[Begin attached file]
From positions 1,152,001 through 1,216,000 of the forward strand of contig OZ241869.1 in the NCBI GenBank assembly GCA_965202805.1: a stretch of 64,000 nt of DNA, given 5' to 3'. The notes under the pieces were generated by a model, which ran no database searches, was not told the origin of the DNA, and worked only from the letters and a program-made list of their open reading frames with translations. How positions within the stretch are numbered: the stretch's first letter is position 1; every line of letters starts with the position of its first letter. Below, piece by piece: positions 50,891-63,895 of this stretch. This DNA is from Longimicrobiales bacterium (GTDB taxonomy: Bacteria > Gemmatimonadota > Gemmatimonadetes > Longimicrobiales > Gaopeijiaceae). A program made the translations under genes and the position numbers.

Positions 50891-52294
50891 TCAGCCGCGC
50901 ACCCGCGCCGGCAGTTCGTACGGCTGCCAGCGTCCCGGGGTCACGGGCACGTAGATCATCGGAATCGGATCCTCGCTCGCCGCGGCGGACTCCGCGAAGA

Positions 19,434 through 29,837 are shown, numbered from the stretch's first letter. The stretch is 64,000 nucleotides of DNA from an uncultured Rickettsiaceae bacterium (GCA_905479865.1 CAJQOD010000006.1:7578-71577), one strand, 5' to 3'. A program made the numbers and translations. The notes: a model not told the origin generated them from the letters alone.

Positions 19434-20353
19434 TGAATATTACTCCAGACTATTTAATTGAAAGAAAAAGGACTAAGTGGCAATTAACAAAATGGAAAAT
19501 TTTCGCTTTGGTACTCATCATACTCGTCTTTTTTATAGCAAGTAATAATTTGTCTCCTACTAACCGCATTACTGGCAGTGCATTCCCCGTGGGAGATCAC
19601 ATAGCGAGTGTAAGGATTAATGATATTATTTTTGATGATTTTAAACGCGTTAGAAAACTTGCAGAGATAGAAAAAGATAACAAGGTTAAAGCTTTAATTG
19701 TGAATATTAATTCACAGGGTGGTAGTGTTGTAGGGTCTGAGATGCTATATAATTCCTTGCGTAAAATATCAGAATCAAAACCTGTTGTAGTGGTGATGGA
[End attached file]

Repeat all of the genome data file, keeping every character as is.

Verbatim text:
From positions 1,152,001 through 1,216,000 of the forward strand of contig OZ241869.1 in the NCBI GenBank assembly GCA_965202805.1: a stretch of 64,000 nt of DNA, given 5' to 3'. The notes under the pieces were generated by a model, which ran no database searches, was not told the origin of the DNA, and worked only from the letters and a program-made list of their open reading frames with translations. How positions within the stretch are numbered: the stretch's first letter is position 1; every line of letters starts with the position of its first letter. Below, piece by piece: positions 50,891-63,895 of this stretch. This DNA is from Longimicrobiales bacterium (GTDB taxonomy: Bacteria > Gemmatimonadota > Gemmatimonadetes > Longimicrobiales > Gaopeijiaceae). A program made the translations under genes and the position numbers.

Positions 50891-52294
50891 TCAGCCGCGC
50901 ACCCGCGCCGGCAGTTCGTACGGCTGCCAGCGTCCCGGGGTCACGGGCACGTAGATCATCGGAATCGGATCCTCGCTCGCCGCGGCGGACTCCGCGAAGA

Positions 19,434 through 29,837 are shown, numbered from the stretch's first letter. The stretch is 64,000 nucleotides of DNA from an uncultured Rickettsiaceae bacterium (GCA_905479865.1 CAJQOD010000006.1:7578-71577), one strand, 5' to 3'. A program made the numbers and translations. The notes: a model not told the origin generated them from the letters alone.

Positions 19434-20353
19434 TGAATATTACTCCAGACTATTTAATTGAAAGAAAAAGGACTAAGTGGCAATTAACAAAATGGAAAAT
19501 TTTCGCTTTGGTACTCATCATACTCGTCTTTTTTATAGCAAGTAATAATTTGTCTCCTACTAACCGCATTACTGGCAGTGCATTCCCCGTGGGAGATCAC
19601 ATAGCGAGTGTAAGGATTAATGATATTATTTTTGATGATTTTAAACGCGTTAGAAAACTTGCAGAGATAGAAAAAGATAACAAGGTTAAAGCTTTAATTG
19701 TGAATATTAATTCACAGGGTGGTAGTGTTGTAGGGTCTGAGATGCTATATAATTCCTTGCGTAAAATATCAGAATCAAAACCTGTTGTAGTGGTGATGGA